Biodiversity talks drag as rich nations pinch pennies | delhi | Hindustan Times
Today in New Delhi, India
Apr 22, 2018-Sunday
New Delhi
  • Humidity
  • Wind

Biodiversity talks drag as rich nations pinch pennies

Rich nations have refused monetary commitment prior to conducting a survey.

delhi Updated: Oct 16, 2012 01:29 IST
Chetan Chauhan

India is set to announce its share of funds to conserve the world’s biodiversity and make other countries commit to targets listed under the Convention for Biological Diversity through a “political statement” at the end of a conference of 193 nations in Hyderabad.

“We are working on the countries agreeing to an interim measure,” said MA Farooqui, additional secretary in the environment ministry, who is responsible for coordinating the talks. “The statement will be to achieve Aichi biodiversity targets and set a roadmap,” he added.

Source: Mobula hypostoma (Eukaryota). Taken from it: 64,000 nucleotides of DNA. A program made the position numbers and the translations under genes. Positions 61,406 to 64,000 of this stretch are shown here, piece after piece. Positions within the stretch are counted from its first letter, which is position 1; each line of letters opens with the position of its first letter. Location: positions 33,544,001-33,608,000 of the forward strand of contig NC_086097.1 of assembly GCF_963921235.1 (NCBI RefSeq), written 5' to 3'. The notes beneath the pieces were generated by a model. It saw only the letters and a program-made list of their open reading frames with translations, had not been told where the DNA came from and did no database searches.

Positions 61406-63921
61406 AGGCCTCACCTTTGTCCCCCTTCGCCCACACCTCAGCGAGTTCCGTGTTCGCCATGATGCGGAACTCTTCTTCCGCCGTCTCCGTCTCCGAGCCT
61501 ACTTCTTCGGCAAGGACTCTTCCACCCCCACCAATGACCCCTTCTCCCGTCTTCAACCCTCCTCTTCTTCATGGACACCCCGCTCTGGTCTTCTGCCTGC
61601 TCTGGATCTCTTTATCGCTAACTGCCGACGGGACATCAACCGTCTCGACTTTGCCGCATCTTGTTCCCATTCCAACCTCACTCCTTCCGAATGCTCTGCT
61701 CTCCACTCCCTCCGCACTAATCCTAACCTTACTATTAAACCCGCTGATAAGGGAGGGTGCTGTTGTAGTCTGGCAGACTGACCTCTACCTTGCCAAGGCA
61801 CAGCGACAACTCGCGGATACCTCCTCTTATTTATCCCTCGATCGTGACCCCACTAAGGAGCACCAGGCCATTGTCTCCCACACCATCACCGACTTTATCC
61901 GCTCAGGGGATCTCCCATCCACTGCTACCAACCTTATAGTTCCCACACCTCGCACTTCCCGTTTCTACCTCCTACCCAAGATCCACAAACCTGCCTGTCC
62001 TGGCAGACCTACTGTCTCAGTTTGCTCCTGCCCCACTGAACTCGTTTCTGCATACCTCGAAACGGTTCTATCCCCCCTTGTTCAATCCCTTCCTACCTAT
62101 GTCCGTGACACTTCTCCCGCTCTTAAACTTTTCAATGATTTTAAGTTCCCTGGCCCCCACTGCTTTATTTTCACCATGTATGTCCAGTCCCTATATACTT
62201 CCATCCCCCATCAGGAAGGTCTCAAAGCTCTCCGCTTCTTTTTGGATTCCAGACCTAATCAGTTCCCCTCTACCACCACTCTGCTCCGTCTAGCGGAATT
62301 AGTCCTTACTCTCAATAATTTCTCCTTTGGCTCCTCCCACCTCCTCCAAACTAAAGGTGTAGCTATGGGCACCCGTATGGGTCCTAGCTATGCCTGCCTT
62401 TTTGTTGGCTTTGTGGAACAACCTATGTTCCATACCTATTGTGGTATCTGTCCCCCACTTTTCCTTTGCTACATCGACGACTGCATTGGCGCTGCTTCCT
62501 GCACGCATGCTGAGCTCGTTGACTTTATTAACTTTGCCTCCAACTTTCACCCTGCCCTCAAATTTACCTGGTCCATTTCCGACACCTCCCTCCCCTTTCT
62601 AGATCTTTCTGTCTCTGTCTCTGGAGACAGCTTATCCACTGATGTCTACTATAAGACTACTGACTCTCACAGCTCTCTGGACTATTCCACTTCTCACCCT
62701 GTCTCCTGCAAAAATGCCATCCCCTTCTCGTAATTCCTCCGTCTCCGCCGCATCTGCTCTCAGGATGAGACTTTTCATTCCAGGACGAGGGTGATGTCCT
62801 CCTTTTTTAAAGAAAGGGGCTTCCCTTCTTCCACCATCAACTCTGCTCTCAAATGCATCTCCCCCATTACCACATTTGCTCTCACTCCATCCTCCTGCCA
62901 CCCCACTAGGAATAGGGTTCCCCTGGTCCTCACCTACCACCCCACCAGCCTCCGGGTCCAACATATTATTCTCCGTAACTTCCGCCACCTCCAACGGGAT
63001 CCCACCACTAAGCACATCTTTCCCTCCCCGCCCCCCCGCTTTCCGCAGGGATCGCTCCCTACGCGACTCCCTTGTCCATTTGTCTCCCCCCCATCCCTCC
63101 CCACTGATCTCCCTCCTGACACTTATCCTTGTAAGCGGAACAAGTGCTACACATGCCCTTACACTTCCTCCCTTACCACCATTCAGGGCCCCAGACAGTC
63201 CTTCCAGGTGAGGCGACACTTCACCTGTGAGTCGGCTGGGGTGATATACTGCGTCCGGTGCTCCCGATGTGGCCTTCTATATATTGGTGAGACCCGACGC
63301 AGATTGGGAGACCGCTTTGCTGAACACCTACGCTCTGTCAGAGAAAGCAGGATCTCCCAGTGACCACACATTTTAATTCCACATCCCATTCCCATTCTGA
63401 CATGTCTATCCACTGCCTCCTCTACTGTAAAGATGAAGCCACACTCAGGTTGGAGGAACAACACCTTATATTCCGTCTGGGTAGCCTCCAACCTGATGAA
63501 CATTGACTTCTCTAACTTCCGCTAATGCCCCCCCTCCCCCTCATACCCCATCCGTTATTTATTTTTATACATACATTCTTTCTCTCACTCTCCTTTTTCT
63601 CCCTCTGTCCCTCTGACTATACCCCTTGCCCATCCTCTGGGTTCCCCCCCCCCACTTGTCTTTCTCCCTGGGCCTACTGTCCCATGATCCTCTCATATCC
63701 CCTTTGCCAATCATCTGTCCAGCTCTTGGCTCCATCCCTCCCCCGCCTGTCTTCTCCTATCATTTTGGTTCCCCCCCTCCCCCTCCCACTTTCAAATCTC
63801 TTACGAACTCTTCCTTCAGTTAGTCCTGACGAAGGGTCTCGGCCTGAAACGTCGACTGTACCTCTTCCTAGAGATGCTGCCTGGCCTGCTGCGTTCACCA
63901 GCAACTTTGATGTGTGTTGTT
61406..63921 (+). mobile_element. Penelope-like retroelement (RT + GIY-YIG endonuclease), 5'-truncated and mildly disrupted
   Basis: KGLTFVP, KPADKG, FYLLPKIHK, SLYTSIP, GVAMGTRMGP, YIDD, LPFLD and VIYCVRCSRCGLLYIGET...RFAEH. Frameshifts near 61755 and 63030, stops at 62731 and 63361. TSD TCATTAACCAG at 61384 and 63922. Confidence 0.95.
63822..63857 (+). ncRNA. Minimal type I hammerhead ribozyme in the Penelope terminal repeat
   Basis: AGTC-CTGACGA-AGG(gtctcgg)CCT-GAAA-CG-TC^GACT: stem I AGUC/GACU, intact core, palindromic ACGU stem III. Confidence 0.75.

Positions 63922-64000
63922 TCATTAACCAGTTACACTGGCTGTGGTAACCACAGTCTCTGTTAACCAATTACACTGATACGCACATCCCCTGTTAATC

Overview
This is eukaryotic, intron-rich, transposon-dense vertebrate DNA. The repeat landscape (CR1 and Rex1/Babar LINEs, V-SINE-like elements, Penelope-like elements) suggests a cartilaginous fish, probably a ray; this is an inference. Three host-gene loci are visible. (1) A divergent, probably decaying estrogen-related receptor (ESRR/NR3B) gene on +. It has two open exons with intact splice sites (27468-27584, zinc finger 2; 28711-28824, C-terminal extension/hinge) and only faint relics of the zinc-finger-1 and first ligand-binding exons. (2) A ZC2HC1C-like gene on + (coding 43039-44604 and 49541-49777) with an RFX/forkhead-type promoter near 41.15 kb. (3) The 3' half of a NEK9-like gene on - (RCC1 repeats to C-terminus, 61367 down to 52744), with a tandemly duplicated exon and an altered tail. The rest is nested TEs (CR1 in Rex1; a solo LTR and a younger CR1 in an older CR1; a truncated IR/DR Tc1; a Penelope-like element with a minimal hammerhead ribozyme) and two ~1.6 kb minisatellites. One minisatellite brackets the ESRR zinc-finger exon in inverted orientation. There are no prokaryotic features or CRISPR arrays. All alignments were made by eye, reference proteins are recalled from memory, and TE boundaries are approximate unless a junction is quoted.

India is the host of the conference, and also its president for two years. It wants to send a strong statement, showcasing global willingness to protect global biodiversity under 20 Aichi targets.

The biggest sticking point in the talks has been funding from the developed world to the developing world for achieving targets to improve marine life, reduce biotic pressure on forests, share benefits of natural resources with locals, and sustainable use of natural resources. The richer nations are refusing to pay on the grounds that making any monetary commitment prior to conducting a baseline survey would not be prudent.

India, meanwhile, aims to achieve a balancing act by making countries agree to a roadmap. "The PM will provide an insight into what we are looking at," an official said.

PM Manmohan Singh will be inaugurating the high-level segment of the conference, attended by 90-odd environment ministers. He will also make announcements about India's contribution to global efforts at conserving biodiversity.

The first week of the COP witnessed the adoption of four documents — global plant conservation guidelines, taxonomy initiatives, bio-fuels and their impact on biodiversity, and incentive measures.